This is the tricky one. We already know that ‘carrots’ can work for a period of time however there comes a point where the carrots no longer work or they need to be bigger (or different) to achieve the same effect. To create sustainable change in habit, changing a person’s mindset to feel intrinsically motivated is the key. This can only be done through leadership. As the staff member succeeds at whatever the goal is, you need to take the time to give positive feedback, ensure they understand why they have done a good job, how it affects others and the business and most importantly, how it makes them feel. Staff also are more likely to be intrinsically motivated when they have ownership over how the goal is completed. Including staff in the action plan helps everyone feel part of the success. The more staff can identify their own successes giving them their own sense of personal accomplishment, the less reliant on extrinsic motivators they will be.
So in a nutshell, how can you begin implementing this today?
1. Check your hygiene!
- Do you have simple, accessible ‘how-to’ guides on how to complete a multitude of tasks? Is everyone on the same page with how to complete tasks?
- Is everyone on the same page with company policy? For example: internet, mobile phones, dress code?
- Do you provide appropriate training on jobs you require people to complete?
- Do you provide a clean, safe, uncluttered work environment to work in? Is there a home for everything?
- Have you checked that the staff completing the jobs get given all the relevant resources to complete the job properly?
- Do the staff feel technically and emotionally supported in the decisions and tasks they undertake? In other words, do they know you’re completely behind them and have their best interests at heart?
2. Reassess your carrot giving technique
- Is the timing of your incentives relevant to the long-term success you’re wanting to achieve?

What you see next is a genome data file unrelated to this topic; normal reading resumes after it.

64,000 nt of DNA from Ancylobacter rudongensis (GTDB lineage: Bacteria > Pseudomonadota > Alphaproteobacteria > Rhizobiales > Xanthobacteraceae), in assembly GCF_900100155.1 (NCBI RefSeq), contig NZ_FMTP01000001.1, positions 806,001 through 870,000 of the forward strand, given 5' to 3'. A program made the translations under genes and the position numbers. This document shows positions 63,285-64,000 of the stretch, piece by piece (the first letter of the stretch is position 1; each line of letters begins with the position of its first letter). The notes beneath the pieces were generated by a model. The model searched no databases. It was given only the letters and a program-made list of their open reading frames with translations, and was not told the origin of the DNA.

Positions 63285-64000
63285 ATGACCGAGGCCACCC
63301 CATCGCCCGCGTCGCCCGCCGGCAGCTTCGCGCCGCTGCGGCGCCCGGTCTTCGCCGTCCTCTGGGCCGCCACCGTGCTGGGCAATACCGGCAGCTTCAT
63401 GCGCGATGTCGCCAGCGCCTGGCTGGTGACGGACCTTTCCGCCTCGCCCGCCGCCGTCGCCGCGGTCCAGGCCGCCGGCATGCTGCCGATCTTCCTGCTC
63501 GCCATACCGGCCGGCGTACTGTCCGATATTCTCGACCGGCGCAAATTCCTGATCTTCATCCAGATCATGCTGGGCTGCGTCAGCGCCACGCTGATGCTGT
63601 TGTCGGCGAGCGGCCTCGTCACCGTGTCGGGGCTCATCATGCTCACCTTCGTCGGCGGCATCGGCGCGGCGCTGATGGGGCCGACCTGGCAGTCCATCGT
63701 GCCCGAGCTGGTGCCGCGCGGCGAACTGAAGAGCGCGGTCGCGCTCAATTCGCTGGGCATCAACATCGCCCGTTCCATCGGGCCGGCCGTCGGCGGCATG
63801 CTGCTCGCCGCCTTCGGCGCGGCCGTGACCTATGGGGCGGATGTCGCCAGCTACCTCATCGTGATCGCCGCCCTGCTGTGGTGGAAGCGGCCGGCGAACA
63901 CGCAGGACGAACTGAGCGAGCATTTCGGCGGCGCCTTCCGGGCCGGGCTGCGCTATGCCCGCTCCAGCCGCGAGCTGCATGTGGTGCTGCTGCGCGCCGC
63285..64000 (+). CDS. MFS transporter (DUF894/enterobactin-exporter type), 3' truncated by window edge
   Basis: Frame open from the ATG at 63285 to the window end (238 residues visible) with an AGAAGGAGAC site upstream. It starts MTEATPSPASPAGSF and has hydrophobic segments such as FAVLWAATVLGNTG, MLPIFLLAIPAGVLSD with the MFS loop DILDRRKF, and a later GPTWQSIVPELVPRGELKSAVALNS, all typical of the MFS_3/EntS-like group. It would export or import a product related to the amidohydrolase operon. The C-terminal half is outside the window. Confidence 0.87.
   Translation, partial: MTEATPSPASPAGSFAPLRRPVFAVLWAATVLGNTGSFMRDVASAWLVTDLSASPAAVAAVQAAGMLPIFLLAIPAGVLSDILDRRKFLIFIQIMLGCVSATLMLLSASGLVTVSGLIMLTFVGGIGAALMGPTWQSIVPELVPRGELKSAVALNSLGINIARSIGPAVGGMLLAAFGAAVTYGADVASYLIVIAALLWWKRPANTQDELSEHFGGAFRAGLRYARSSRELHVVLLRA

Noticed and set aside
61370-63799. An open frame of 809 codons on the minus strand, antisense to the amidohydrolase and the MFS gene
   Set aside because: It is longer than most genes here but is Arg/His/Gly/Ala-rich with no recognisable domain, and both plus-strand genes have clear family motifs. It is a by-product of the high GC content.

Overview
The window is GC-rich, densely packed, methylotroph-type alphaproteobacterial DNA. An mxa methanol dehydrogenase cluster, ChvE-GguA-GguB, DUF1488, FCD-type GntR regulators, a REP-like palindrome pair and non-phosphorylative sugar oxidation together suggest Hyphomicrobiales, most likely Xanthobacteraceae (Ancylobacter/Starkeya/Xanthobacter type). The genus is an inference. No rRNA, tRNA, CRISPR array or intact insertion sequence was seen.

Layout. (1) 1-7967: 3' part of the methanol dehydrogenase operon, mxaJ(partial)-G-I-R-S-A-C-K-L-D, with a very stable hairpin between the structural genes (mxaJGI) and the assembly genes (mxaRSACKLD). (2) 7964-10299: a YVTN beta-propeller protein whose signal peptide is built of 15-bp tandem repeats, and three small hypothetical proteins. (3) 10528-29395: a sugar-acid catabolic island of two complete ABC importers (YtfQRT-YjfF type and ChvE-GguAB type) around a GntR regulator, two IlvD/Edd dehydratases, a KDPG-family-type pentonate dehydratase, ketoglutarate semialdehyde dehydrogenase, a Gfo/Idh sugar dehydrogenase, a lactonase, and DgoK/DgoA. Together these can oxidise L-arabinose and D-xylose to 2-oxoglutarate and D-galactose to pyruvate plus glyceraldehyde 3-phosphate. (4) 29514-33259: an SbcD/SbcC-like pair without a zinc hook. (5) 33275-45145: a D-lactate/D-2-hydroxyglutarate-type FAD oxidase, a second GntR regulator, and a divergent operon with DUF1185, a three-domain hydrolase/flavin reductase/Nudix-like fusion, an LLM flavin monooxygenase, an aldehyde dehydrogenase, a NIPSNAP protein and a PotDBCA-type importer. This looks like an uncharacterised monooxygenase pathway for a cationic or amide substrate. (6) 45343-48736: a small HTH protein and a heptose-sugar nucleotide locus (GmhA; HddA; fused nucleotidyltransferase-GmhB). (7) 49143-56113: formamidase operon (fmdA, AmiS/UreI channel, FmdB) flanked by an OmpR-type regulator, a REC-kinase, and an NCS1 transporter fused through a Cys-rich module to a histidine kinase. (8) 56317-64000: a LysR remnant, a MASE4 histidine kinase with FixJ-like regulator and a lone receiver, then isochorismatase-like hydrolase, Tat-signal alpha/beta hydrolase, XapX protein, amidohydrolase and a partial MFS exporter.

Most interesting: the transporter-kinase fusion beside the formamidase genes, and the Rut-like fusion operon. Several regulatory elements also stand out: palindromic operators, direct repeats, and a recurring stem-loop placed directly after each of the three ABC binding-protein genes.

- Is the continuity of your incentives still achieving the uplift or change you wish to see?
- Do you only give out incentives for goals that aren’t already achieved?
- Are the carrots you give out the ones your staff like?
3. Reassess how you’re turning carrots into good vibes.
- Are you following up carrots with good leadership?
- Are you giving precise feedback on how their contribution to the goal is creating success? Do they understand the ‘why’?
- Are you giving them personal ownership of how they achieved success?
- Are your staff capable of identifying their own good work and articulating how it makes them feel?
If you can’t answer yes to all of these questions set about creating some solutions! If you’re not sure about the answers to these questions, better still, regardless, ask your staff how they would rate the store on these questions. Their inclusion and opinions are a hygiene and motivating factor in itself. You will make people feel their opinion is valued and gives them ownership of the solution.
Having one of these factors sorted without the other isn’t going to guarantee you success, it’s all about balance. Build the foundations with good hygiene then blend extrinsic and intrinsic motivators to create the vision you wish to see. Improved staff engagement is at your fingertips!
Any questions, thoughts or feedback I would love to hear it below, or contact me.